"The opportunity to build back better is an opportunity not just to prevent loss of life but to restore a community’s morale and to integrate disaster risk reduction measures into daily civic life."

Dr. Farzin Fardanesh, Urban Development and Regeneration Corporation (UDRC), I.R. Iran, highlighted the approach taken by the Iranian authorities following the devastating Iran-Iraq earthquake. While funds were provided to affected families from the disaster which damaged or destroyed 40,000 homes in rural and urban areas, the Housing Foundation also provided trained masons for hire by the affected population who worked together to rebuild the homes to earthquake-resilient standards.

The session overall served to highlight the linkages between SDG11 focused on resilient cities and communities, the Sendai Framework and the New Urban Agenda which all support efforts to build back better in the wake of a disaster and to reduce the number of future deaths and number of people affected, by 2030.

World: Christian Aid statement on sexual harassment claims in the sector

Mon, 02/12/2018 - 08:00
Source: Christian Aid Country: Haiti, World

Outlining its policy on dealing with claims of sexual harassment, Christian Aid said:

In the past 12 months, Christian Aid has investigated two incidences of sexual misconduct – both of which occurred overseas. One investigation led to the dismissal of a staff member, while the other case resulted in disciplinary action (not dismissal). In both cases, no laws were broken: however, the staff members involved did not live up to the standards and expectations outlined in our code of conduct. One of the instances was a case of failings in adequate safeguarding, which was reported to the Charity Commission.

Christian Aid is a signatory to sector-wide codes of conduct. We also have a range of established policies and procedures aimed at preventing sexual harassment committed by any individual representing Christian Aid (including staff, volunteers and consultants) against other staff, beneficiaries or anyone else.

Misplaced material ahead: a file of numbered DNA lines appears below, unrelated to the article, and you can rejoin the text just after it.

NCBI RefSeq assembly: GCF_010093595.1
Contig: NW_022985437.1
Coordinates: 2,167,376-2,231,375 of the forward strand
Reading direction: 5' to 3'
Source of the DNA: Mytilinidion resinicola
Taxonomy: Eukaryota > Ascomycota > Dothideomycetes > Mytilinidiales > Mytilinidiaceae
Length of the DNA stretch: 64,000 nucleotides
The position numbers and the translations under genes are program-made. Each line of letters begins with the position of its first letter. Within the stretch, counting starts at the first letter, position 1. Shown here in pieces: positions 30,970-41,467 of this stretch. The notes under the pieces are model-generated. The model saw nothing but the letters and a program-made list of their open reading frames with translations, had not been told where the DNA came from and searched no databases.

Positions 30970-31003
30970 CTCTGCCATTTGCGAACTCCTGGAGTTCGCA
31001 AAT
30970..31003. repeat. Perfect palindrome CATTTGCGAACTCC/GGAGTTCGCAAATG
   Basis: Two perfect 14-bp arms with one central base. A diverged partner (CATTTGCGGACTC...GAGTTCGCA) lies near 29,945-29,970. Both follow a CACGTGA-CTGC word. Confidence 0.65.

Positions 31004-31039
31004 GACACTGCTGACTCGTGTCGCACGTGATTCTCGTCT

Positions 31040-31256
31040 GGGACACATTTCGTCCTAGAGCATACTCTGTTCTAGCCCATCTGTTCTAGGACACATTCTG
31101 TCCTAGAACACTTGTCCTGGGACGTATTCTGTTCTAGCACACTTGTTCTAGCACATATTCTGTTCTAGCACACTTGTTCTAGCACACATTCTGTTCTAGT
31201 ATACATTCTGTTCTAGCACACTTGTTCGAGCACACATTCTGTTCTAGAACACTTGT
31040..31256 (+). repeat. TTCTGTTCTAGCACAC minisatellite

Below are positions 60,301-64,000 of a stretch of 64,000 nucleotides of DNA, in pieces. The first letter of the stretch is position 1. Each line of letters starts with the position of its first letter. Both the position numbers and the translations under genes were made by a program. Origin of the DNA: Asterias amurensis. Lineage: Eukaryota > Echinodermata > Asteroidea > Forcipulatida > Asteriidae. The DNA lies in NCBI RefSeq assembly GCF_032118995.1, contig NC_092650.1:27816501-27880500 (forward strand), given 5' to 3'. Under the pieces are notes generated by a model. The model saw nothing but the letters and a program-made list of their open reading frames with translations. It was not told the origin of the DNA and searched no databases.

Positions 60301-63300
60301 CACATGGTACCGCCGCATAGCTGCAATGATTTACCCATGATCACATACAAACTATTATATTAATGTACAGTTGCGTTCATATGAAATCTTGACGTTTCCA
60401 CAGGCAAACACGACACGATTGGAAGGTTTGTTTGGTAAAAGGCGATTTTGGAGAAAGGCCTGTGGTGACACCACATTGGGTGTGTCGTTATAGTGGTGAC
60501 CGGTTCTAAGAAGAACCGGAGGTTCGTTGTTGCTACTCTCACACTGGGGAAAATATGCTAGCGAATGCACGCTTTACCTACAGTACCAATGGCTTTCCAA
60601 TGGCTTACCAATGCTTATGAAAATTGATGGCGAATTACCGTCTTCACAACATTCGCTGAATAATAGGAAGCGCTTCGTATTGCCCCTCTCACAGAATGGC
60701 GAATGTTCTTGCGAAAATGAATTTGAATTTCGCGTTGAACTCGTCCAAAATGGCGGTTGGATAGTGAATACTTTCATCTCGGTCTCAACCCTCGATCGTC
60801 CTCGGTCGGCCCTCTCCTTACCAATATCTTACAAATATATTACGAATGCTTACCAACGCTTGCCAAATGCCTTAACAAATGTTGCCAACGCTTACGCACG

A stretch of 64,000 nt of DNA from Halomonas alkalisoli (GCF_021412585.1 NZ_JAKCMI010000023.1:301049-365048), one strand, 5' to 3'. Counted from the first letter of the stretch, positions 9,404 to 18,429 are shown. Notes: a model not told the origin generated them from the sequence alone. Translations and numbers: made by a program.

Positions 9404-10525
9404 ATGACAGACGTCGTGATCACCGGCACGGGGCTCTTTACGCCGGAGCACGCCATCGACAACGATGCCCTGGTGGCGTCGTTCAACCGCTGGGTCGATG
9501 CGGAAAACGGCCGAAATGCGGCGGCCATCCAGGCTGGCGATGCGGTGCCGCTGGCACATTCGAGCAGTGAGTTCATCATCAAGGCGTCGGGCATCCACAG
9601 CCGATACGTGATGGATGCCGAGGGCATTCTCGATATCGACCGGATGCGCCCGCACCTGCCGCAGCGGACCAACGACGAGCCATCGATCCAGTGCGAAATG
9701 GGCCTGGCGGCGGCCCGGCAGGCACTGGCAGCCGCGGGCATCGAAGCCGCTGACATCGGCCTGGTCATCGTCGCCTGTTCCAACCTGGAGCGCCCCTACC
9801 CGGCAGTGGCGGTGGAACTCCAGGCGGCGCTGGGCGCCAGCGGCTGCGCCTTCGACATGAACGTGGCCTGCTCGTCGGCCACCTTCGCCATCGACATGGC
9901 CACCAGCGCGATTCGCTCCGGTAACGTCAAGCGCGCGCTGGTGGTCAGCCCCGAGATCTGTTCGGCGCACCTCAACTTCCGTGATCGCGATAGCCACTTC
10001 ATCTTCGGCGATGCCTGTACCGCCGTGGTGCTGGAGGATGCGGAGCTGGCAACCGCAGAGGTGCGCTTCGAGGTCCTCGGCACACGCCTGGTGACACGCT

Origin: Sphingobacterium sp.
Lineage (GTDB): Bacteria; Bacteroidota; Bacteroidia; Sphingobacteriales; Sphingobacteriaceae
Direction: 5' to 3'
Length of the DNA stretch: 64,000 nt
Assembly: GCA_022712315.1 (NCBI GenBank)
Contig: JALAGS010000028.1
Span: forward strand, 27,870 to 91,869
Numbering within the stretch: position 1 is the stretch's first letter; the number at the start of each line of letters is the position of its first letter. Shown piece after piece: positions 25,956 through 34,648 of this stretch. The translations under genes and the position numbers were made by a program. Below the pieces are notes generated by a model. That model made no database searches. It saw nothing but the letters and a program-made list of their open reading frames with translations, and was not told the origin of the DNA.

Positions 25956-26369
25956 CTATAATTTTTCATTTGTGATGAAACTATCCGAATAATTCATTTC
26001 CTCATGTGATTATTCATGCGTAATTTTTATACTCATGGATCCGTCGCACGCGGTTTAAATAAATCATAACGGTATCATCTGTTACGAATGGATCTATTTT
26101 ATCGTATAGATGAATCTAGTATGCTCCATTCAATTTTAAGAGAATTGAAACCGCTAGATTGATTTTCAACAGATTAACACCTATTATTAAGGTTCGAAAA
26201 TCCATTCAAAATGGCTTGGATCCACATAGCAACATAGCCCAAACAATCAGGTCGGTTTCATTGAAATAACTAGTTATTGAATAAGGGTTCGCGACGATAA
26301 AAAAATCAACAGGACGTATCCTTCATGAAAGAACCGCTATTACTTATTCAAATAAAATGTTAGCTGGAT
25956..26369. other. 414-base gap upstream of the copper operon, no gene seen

We continuously review and refresh our current policies and practices, to ensure that we take timely and corrective actions to prevent and censure such behaviour, ensuring we have confidential and robust mechanisms that enable and support our workforce, beneficiaries and stakeholders to report concerns and incidents without fear or favour, and to ensure protection and support for individuals who report or have experienced such incidents.

Across Christian Aid we continue to work with colleagues to ensure a better (and shared) understanding of what sexual harassment is, and the zero-tolerance culture we expect – including by training staff across the global organisation on the organisation’s code of conduct.

We are engaging with The Churches Child Protection Advisory Service, who are reviewing our safeguarding policies and will be undertaking safeguarding training for managers.

Commenting on reports of misconduct by nine Oxfam staff in Haiti, in 2011, Christian Aid said:

We are saddened by the accounts of deplorable behaviour from a group of individuals who have abused their power, exploited their position, and sought to subvert systems designed to protect vulnerable people in Haiti. Through their unacceptable actions, they have undermined the vital, effective and life-changing work carried out by Oxfam, as well as by other aid and humanitarian organisations worldwide.

Christian Aid takes the issue very seriously. We are committed to ensuring that such behaviour is not tolerated either within our organisation or across the aid sector. We agree that further investigations are needed within the sector.

Many aid agencies have procedures covering safeguarding, whistleblowing and misconduct – collectively, we must work harder to ensure they are fit for purpose, to root out improper conduct. It is imperative that we are transparent and accountable, both to the communities where we work and to those who trust us to spend their money to alleviate suffering overseas.

Responding to reports that staff who left Oxfam in Haiti later joined other aid agencies, without their knowledge of the incidents, Christian Aid said:

Christian Aid always follows robust recruitment procedures, such as securing references from legitimate sources, conducting Disclosure and Barring Services (DBS) checks where we are permitted to do so, and carrying out Counter Terrorism checks where required. If any issues arise during recruitment processes – through DBS, references, whistleblowing or even a verbal comment – we would always investigate and take appropriate action.